We decided that we needed a vacation with some sort of project. George needs to keep busy. I’ve traveled to work with Habitat for Humanity and volunteered for Caretta Research Project and loved the experiences.

Wassaw National Wildlife Refuge August 12, 2015

The trip had to be fairly short. At least short enough that we would still be married even if our plans flopped.

About a month before Hurricane Maria in September 2017, I tried to contact a farmer about working on his farm in exchange for housing. Hurricane Maria then decimated Puerto Rico. Wanting to be a help rather than a hindrance, we set the plans aside.

This winter I we were ready to go! With help from Rotary connections, we were able to plan to volunteer with HEART 9/11 in their Hurricane Maria Puerto Rico Response Project.

In summary, our travel plans included 1) the jungle 2) a short time span and 3) a project. Look out word!

What to pack when visiting a turtle

I’m excited to return to Wassaw Island National Wildlife Refuge with Caretta Reseach Project in July 2015!

The first step has been interviewing people about their recommendations about keeping cool on a Georgia coastal island in July. Maybe I should tell you WHY ON EARTH anyone would visit in July! If nature follows her pattern, loggerhead sea turtles should be both laying nests (the huge mature females) and hatching (the cute-beyond-belief emerging turtles, judging by photographs). Based on my interviews, staying cool will not be possible. Since we will be working at night based on the turtle’s preferences, I’ll be trying to sleep during the day in a cabin without electricity and away from any breeze that can be found on the beach. The cold shower does sound very appealing! I do like Mom’s recommendation to stay cool best: take a canoe, canopy, and anchor and sleep out on the water. If you know something about staying cool that my interviewees thus far have overlooked, please let me know!

All gear should fit in one large duffel bag and one small backpack. If duffel and backpack are not water resistant, put all items inside a large plastic bag inside the duffel and backpack for transfer to the island.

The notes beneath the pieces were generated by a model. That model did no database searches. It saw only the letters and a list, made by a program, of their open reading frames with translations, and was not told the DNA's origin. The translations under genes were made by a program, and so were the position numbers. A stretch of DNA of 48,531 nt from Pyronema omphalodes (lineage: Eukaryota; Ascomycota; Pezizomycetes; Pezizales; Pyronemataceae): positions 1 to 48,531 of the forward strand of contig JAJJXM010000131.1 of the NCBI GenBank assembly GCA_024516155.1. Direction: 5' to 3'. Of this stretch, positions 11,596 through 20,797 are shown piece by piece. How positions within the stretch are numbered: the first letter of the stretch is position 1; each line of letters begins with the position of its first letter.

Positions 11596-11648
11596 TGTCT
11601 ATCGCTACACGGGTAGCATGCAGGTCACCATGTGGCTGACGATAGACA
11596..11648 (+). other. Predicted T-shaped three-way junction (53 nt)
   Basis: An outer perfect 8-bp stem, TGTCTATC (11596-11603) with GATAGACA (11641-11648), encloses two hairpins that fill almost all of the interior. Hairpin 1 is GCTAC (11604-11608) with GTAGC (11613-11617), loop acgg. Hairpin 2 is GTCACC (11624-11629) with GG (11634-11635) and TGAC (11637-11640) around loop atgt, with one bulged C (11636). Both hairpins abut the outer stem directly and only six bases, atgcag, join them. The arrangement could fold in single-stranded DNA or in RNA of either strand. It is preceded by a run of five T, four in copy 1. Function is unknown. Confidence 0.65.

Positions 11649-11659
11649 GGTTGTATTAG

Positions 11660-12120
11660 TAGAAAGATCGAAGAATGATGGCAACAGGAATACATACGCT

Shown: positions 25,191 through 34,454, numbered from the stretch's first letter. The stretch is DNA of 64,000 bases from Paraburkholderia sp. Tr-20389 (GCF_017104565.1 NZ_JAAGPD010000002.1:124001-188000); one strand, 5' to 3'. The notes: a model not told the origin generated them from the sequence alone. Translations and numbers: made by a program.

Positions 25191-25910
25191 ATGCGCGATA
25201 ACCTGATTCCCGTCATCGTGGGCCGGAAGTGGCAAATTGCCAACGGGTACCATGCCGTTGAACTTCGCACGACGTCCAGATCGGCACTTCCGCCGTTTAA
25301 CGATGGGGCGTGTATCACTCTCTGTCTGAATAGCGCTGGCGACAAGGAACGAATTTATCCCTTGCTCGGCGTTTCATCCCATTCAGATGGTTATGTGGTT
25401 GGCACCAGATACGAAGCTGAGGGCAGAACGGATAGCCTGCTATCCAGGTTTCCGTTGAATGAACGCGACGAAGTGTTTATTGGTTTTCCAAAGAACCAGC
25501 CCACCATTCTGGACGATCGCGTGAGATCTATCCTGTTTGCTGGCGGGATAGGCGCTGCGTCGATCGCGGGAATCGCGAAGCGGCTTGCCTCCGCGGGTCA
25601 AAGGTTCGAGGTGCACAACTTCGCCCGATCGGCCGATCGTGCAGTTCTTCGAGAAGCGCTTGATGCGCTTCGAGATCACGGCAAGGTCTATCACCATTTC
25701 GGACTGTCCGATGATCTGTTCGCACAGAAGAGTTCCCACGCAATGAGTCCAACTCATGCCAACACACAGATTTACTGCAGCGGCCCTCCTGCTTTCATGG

1 set twin sheets with pillowcase
earplugs (all volunteers sleep in a small cabin together and I snore)


2 shorts
2 long pants
long-sleeve shirt
swimsuit and swim shirt
windbreaker/rain jacket (poncho not recommended)
hat with visor or brim
hat with mosquito net?
lots of socks
walking shoes for beach (may encounter cactus and spines)
flip flops for cabin time


2 towels
sunscreen lotion
lip balm
small first aid kit (band aids and mole skin)
mosquito dope
anti-itch cream
powder (back on the hot and humid theme)


wristwatch for night use
water bottles (one to use and one to chill)
small flashlight/headlamp (one with a red light/filter is great)
spare batteries
battery operated fan
A Georgia Native Plant Guide
paperback books
camera, charger, and waterproof bag
cell phone and charger

Also pack clothes for return to civilization in a small bag to be left in the rental car. You will be happy to have them!

Dreaming of Finland

I’ve been dreaming of Finland for a long time and not long from now I plan to be there! As per usual, I am nowhere as detailed in planning as I had once thought I would be. There are some wishes that would be fun to fulfill. Here they are (in no particular order):

  • Drinking sima in Finland. I brewed some of this as a teenager. Perhaps I can test the “real thing.”
  • Having a sauna in Finland. Is this too obvious?
  • Seeing an inland Saimaa ring seal in the Savonlinaa area.
  • Traveling north of the Arctic Circle!
  • Visiting reindeer on their own turf.
  • Exploring libraries!
  • Meeting relatives and new friends.
  • Paddling.
  • Visiting a farm.

All good wish lists should include some stretch wishes that are unlikely to be fulfilled so that a return trip can be planned. I will need to work on my list further so that it can be well rounded. Right now I need to revisit my packing list and prepare to go!